Gyeongju quakes cost 23 billion won in damages

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Gyeongju quakes cost 23 billion won in damages

The provincial government of North Gyeongsang on Friday announced that property damage from strong earthquakes and hundreds of aftershocks in Gyeongju amounts to 23 billion won ($20.8 million), to which many local governments and organizations are responding with funds and volunteers.

The city was hit with a 5.8-magnitude earthquake on Sept. 12 - the largest in Korea since 1978 - and some 400 more aftershocks since, including a 3.5-magnitude tremor on Wednesday and a 4.5-magnitude quake on Monday, according to the Korea Meteorological Administration (KMA).

As of Friday in Gyeongju, 5,960 reports of damage have come in, including some 4,900 shattered rooftops and cracked walls and 32 human injuries, according to the provincial government of North Gyeongsang.

The central government on Thursday designated Gyeongju a “special disaster zone” to qualify it for any necessary financial and public assistance. A special disaster zone is declared if a disaster is too serious to be handled by local government authorities. This was the first time in Korea that an area was declared a disaster zone because of earthquakes.

The designation requires a certain amount of damage, which varies by local districts and areas. In the case of Gyeongju, the minimum required cost of damage was set at 7.5 billion won.

Local governments and organizations are also responding by sending repair funds and workers to Gyeongju.

The North Gyeongsang branch of the Korea Specialty Contractors Association on Tuesday donated 7,000 giwa, or ceramic roof tiles, to Gyeongju city government. As of Friday, Gyeongju received some 77,000 giwa.

Individual contributions have been flowing in, too. Chungho Nais President Joung Hwi-dong donated 200 million won out of his own pocket on Thursday. Actor Park Hae-jin also donated 50 million won on Friday.

And since Tuesday, some 30 giwa experts have been repairing giwa rooftops in Gyeongju. Some 10 giwa experts from South Jeolla and 40 construction workers in the North Gyeongsang region have also volunteered.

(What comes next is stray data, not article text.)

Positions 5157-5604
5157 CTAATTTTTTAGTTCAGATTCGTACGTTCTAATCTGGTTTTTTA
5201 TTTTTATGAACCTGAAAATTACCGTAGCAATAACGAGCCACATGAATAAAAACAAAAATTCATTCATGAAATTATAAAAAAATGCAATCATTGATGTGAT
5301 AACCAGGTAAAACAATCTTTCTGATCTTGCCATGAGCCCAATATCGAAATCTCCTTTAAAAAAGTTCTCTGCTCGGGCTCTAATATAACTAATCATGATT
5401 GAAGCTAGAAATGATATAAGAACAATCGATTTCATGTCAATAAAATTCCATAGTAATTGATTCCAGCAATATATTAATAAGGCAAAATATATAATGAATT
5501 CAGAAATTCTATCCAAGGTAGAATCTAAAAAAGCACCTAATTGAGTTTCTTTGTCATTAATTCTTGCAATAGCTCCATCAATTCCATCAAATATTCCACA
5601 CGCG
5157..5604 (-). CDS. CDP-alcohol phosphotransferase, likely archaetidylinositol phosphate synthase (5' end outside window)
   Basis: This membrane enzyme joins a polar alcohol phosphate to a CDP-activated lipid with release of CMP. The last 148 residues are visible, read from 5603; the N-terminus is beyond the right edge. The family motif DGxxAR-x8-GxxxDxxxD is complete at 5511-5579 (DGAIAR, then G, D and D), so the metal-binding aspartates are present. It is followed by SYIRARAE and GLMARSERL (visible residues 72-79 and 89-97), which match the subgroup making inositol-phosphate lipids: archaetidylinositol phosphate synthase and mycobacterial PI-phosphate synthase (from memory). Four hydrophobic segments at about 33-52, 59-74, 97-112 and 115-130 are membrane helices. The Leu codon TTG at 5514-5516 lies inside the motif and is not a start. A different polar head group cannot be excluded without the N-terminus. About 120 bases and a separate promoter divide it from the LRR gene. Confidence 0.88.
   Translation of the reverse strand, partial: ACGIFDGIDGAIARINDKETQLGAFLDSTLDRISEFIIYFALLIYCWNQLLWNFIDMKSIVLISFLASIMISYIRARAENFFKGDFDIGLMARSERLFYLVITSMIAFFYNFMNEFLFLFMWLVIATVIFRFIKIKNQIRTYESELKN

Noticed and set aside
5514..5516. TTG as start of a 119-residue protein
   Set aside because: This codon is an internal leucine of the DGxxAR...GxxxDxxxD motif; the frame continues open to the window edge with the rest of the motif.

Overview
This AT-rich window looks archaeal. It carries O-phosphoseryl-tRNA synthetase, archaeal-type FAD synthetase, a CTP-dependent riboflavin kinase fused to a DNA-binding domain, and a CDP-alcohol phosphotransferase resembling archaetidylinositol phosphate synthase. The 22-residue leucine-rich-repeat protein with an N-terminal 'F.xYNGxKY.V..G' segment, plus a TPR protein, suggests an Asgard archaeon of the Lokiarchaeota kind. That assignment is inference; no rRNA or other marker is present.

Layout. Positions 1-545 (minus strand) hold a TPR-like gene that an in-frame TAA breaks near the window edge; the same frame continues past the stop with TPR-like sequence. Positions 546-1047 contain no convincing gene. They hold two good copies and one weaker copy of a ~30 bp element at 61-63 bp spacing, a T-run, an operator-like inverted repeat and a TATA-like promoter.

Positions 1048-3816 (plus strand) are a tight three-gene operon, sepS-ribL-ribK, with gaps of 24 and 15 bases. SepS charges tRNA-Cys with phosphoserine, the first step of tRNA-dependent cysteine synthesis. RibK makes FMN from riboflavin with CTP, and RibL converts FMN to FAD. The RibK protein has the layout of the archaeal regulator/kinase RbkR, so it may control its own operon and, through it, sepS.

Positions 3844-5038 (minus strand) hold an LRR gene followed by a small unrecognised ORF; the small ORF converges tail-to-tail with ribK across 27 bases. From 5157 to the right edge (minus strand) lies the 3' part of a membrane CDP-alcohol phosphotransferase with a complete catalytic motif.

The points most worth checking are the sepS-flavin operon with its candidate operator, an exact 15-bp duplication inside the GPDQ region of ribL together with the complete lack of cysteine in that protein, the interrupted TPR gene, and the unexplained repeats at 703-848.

Meanwhile, Seoul Metropolitan Government on Friday also announced a reparation fund of 300 million won for Gyeongju and affected regions.

“The funds will be sent to the Korean Red Cross North Gyeongsang branch to be used for giwa rooftop repair work and other reconstruction work,” the city government said in its press release.

The Seoul city government will also be investing 548 billion won in the next four years to provide buildings in Seoul with earthquake resistant structures, and to ensure that the subway system is 100 percent quake-resistant by 2020.

As of 5 p.m. Friday, no aftershocks have hit Gyeongju and neighboring regions for 35 hours. The last aftershock recorded by the KMA was a 1.8-magnitude tremor that hit around 5 a.m. on Thursday.

This is the first time since Sept. 12 that an aftershock has not occurred for more than 24 hours.

The Ministry of Public Safety and Security and the Korean Red Cross have begun providing Gyeongju residents with psychological counseling and treatment as of Sept. 17.

“I am healthy! I’m OK!” shouted a group of residents gathered at a community center in Oedong-eup of Gyeongju, following directions from Kim Sung-sam, psychology professor at Daegu Haany University.

“I slept at a local community center in the past two days because the cracks in the wall in my house got wider,” said Park Gap-sik, a 75-year-old resident of Oedong-eup of Gyeongju. His hands shook as he spoke.

“The treatment helped me forget my fears,” he added.

“Even slight winds would send shivers down my back,” said Song Soon-ja, a 70-year-old resident of the city. “But after singing and laughing out loud at the center today, I feel much better now.”

“We were relieved to find that none of the residents at Oedong-eup showed serious signs of psychological stress like social phobia,” Kim said. “After a week of treatment, the residents seem to be doing much better.”

The psychological treatments in Gyeongju will last through Oct. 2.

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